I mean what a waste of time and potential. If there is one thing in the movie that could be seen as a redeeming quality, it's the cinematography. But if I want a movie built around imagery that isn't stunning and admirable, but not-too-memorable cinematography that isn't worth writing home about, I'll watch something that I can actually, well, watch; and without having to fight to stay awake.
An Egyptologist and his family return home from a trip to Egypt with a souvenir in the form of an ancient artifact. They figure that it would just be cool to have; and the daughter keeps it close by. However, when the family returns to Manhattan, the little girl notices that strange things are occurring. People are dying via broken elevators, cobras are randomly attacking people who happen to be busy investigating photos, and better yet, photographs are revealing strange images.
There's not much logical explanation for all this aside from "the artifact was cursed!" But how else could we explain it? I guess that's one thing - and only one thing - that Lucio Fulci understands; that there is often only a single explanation to many things. Even if that one thing is a very stupid and absurd explanation.
This film sucks. It is bad, bad, bad. I don't even want to call it a movie, because it disrespects my intelligence and my will to view cinema as I do. Maybe I should just give up on Fulci (yeah right!) right now and spare myself more boring movie-watching sessions. Or I could keep going, keep whining, and keep preventing you from making the grave mistakes I made when I watched these "films". Hopefully this is the worst Fulci can do. But oh...I have my doubts.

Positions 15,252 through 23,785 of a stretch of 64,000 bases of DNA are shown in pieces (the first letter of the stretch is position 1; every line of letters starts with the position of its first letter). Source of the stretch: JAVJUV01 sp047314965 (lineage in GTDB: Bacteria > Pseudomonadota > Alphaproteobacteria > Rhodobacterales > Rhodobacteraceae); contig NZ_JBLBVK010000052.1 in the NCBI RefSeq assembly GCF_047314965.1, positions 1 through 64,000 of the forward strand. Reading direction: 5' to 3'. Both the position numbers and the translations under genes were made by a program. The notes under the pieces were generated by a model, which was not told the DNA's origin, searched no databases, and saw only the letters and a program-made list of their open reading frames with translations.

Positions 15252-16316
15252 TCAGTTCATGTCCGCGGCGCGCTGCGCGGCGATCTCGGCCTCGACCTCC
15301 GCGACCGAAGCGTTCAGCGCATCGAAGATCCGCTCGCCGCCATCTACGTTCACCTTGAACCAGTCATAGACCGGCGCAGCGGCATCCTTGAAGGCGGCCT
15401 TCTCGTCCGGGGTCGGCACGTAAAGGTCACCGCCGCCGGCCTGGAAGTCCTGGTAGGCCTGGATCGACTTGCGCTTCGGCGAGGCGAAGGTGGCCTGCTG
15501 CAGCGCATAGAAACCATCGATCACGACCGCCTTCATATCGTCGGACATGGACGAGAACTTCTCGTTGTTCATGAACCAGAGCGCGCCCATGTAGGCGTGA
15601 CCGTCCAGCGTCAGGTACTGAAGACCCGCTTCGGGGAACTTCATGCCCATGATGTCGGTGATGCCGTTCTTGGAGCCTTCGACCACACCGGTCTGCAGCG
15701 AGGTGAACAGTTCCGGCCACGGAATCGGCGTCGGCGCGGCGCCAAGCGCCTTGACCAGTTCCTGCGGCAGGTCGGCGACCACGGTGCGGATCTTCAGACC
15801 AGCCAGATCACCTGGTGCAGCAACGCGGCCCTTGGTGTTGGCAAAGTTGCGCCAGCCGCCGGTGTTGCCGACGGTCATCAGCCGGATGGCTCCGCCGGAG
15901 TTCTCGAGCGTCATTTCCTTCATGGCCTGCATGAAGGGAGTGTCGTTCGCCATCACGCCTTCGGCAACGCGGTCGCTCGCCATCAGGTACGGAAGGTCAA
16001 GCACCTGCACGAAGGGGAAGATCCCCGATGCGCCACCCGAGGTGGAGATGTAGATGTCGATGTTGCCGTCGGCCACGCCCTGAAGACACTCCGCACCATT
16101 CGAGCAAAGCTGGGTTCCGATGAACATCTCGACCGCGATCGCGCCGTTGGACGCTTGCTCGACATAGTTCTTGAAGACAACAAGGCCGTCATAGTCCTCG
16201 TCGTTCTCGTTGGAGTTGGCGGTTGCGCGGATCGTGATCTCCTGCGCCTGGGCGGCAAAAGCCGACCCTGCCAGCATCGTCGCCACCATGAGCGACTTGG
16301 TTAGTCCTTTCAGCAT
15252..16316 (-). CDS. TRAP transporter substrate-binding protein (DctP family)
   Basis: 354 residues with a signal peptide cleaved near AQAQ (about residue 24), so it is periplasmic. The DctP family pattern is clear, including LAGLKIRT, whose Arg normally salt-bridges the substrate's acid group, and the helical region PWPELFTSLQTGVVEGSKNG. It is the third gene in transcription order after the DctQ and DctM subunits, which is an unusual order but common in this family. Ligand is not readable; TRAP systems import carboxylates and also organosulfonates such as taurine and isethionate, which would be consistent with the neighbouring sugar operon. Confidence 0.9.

The film has a decent visual look, and I liked what Fulci was TRYING to do - but couldn't pull off -when he staged the "dream-like sequences". The children of the film fall victim and captive to the curse of the artifact, and claim to go on "trips", or adventures, if you will. Fulci obviously tried hard to make these scenes work, but in the end...they just don't. I suppose the problem is the many distractions caused by the insanely lame dialogue, the convoluted and borderline-mental plot, and lastly, the horrid acting. Of course, I'm not going to criticize Fulci as a director when criticizing "Manhattan Baby"; he unleashes some decent creativity in the gory-kill-sequences. Those are typically well-staged. But nothing can save a movie from a lousy, boring narrative. "Manhattan Baby" is just plain bad.
Supernatural Fulci film with a plot that's more silly than usual about an American family who arrive home from a trip to Egypt with an ancient curse that the daughter has brought back with her in the form of a mysterious pendant. The plot just doesn't make sense and nothing is explained in great detail. It's also quite restrained gore-wise with nothing too nasty except for a fairly bloody bird attack which takes place right at the end. A forgettable effort by Fulci really.